For a bilateral relationship characterised as a ‘special and privileged partnership’, which faced serious irritants over the last two years, President Putin’s state visit to India in the first week of December 2021 was called an attempt to repair the damage and put Moscow-New Delhi relations back on solid footing. This was the 21st annual India-Russia summit between Indian and Russian leaders, which led to the 99-point joint statement covering enhanced cooperation in several key areas such as civil nuclear technology, space, defence, and regional connectivity.

The two sides also held their inaugural session of a 2+2 Ministerial Dialogue between foreign and defence ministers of both the countries. Besides, a meeting of an inter-governmental commission on military and military-technical cooperation, an institutional arrangement that oversees cooperation in the military field, was also a highlight of the visit.

The Indian decision to go ahead with the Russian S-400 missile defence system in a clear defiance of the Countering America’s Adversaries through Sanctions Act (CAATSA) has added a new layer of depth to Indo-Russian relations. The acquisition of the latest missile defence technology by India has posed serious implications to the security of Pakistan and China, and it also has the potential to disturb the regional balance of power.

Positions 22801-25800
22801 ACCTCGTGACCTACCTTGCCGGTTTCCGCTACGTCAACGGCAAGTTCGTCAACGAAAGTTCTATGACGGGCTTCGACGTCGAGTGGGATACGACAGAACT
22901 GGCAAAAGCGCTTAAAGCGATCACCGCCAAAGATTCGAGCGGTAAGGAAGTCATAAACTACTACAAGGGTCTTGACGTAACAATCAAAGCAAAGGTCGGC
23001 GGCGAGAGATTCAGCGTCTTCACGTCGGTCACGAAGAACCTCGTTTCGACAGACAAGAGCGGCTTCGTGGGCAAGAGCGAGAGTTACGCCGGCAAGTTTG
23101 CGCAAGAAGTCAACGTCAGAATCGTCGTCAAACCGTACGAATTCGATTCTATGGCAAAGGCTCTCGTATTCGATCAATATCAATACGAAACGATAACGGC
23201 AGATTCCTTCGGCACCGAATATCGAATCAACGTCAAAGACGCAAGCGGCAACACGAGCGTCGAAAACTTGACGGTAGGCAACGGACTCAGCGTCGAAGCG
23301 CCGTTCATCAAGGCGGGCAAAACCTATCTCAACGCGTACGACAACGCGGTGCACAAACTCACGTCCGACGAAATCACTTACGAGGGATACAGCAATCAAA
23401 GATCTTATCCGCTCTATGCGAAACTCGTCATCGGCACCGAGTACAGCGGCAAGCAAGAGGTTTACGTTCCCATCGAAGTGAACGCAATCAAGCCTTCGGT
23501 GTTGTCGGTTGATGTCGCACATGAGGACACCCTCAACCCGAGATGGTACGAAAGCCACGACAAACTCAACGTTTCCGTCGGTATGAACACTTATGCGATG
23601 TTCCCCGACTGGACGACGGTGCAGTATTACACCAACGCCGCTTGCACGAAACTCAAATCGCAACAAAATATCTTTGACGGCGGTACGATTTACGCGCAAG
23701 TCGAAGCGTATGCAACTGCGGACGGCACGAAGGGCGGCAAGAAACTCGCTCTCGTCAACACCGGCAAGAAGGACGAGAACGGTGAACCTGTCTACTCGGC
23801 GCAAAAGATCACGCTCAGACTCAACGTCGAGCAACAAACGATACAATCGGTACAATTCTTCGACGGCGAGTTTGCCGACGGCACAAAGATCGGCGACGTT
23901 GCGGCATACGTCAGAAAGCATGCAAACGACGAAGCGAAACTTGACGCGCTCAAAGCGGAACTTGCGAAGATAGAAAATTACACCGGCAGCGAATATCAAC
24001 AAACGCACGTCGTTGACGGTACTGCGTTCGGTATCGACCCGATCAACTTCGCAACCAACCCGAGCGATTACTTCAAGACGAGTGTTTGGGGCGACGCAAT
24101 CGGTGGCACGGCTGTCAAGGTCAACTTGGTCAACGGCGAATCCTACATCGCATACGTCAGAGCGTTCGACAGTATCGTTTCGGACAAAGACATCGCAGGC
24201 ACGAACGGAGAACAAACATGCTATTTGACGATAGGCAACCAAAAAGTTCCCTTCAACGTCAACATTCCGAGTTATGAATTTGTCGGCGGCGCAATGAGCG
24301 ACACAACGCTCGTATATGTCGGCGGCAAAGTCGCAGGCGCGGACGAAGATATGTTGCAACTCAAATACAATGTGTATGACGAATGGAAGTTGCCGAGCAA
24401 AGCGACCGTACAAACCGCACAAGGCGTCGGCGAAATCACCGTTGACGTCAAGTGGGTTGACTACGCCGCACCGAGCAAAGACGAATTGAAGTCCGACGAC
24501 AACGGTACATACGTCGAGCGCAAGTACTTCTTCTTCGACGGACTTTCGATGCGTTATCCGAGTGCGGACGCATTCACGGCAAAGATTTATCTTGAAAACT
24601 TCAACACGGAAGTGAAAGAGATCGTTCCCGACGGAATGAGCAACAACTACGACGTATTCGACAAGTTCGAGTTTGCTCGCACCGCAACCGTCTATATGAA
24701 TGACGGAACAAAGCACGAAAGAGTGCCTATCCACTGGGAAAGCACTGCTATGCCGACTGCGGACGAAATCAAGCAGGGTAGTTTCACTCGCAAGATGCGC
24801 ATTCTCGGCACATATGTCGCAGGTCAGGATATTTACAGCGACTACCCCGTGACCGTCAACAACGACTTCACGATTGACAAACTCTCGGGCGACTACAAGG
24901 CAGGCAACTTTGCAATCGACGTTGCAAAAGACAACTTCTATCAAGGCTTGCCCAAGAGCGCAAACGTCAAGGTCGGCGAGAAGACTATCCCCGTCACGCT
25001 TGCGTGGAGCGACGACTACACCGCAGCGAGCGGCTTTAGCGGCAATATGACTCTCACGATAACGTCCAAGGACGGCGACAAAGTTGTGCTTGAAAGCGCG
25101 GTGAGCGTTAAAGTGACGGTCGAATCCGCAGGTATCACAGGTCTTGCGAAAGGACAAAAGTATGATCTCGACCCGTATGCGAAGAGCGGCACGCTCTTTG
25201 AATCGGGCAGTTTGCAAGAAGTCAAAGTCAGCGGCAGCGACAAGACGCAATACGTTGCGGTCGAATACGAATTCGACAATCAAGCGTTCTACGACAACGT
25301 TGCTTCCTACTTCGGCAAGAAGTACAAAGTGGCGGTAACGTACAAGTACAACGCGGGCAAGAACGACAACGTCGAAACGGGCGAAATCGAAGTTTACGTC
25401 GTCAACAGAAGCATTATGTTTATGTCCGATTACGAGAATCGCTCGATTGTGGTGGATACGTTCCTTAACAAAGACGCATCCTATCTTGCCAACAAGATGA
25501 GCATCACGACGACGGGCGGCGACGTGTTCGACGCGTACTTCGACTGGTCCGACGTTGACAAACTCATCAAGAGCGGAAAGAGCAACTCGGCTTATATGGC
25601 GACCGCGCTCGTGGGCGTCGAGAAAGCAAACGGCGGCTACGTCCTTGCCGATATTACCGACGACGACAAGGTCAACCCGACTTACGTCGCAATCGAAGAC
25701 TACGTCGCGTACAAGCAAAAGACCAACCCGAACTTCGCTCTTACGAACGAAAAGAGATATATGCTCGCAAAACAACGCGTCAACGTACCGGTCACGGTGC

The 28 MoUs signed during President Putin’s visit to India included an agreement for a joint production of AK-203 assault rifles as well as the extension of a military pact for ten years from 2021 to 2031.

Despite the fact that India continues to diversify its defence partners – a process that started some time back – Russia remains its largest defence supplier with the former meeting 49 percent of its defence needs, which is a comedown from 70 percent during the cold war era. India is currently the second largest importer of arms and weaponry in the world, which, according to the defence think-tank Sipri, accounts for 10 percent of international arms trade.

Complementing the multisectoral cooperation between Russia and India is the fact that India remains part of various regional alliances in which Moscow is a principal. These multilateral arrangements include BRICS (Brazil, China and South Africa), the Shanghai Cooperation Organisation (SCO) – of which China and Pakistan are members – and the RIC (Russia, India and China). These multilateral groupings provide opportunities to member countries for a multi-pronged engagement.